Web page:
Incidentally, the subtlety of deception can take us unawares. Recently, Christianity Today had an article about a “Second Coming Christ” (Olson and Smith). The authors describe how a widely respected Christian leader from Korea has been called by some the “Second Coming Christ.” This title carries the idea that, in the last days, a second manifestation of the Christ is needed and is provided by this man. This development is a carry-over into mainline evangelical organizations from the teachings of the Unification Church. This development helps us to understand Jesus’ prediction that many “will come in my name, saying, ‘I am the Christ,’ and they will lead many astray.” (Matthew 24:5, Scripture quotations from English Standard Version, unless stated otherwise)
Jesus does not want His followers to be deceived about these matters. Much of His “answer” in 24:4-31 develops a time line and forecasts a set of developments that will keep people on an even keel.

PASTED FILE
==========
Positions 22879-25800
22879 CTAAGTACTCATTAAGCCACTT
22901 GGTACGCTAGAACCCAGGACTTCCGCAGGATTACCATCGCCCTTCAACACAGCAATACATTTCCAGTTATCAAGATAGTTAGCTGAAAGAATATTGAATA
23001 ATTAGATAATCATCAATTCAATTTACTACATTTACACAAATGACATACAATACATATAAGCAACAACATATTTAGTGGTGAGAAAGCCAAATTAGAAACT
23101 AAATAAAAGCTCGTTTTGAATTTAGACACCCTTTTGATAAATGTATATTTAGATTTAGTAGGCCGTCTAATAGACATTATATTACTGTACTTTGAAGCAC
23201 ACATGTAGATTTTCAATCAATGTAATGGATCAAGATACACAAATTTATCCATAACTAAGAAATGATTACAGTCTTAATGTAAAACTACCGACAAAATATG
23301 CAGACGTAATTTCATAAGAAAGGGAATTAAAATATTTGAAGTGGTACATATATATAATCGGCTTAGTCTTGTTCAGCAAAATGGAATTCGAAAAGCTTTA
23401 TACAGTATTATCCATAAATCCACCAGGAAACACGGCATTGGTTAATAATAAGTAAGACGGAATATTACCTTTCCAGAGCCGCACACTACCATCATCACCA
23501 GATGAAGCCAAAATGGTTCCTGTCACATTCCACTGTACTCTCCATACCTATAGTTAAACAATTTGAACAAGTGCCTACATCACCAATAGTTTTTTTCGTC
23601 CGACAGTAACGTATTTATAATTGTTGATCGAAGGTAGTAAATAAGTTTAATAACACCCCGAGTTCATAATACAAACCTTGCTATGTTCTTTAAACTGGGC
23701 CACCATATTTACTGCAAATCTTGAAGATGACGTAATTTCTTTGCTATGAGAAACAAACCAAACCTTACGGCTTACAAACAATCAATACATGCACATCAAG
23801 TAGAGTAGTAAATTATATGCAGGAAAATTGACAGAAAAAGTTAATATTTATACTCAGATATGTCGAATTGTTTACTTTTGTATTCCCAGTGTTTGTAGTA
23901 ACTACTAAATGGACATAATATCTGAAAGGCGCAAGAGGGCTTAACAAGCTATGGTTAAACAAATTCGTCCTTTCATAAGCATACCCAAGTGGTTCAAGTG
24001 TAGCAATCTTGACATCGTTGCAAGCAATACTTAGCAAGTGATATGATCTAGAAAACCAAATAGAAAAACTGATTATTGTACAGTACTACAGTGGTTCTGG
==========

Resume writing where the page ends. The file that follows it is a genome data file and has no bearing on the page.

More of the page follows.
THE PRETERIST INTERPRETATION OF
This approach was pioneered by J. S. Russell. The Preterist view understands the Olivet Discourse to be an expansion of Jesus’ prediction of the destruction of Jerusalem. This view considers that all of Christ’s predictions are confined to events that occurred in the first century. Russell understands the coming of the Son of Man to be equivalent to the destruction of Jerusalem. That event is “the end.” I shall critique the Preterist position in detail at another time. In this present article, I shall just address part of one point: The general developments that Jesus predicted in Matthew 24:5-14 require more time than the 40 years from AD 30-70.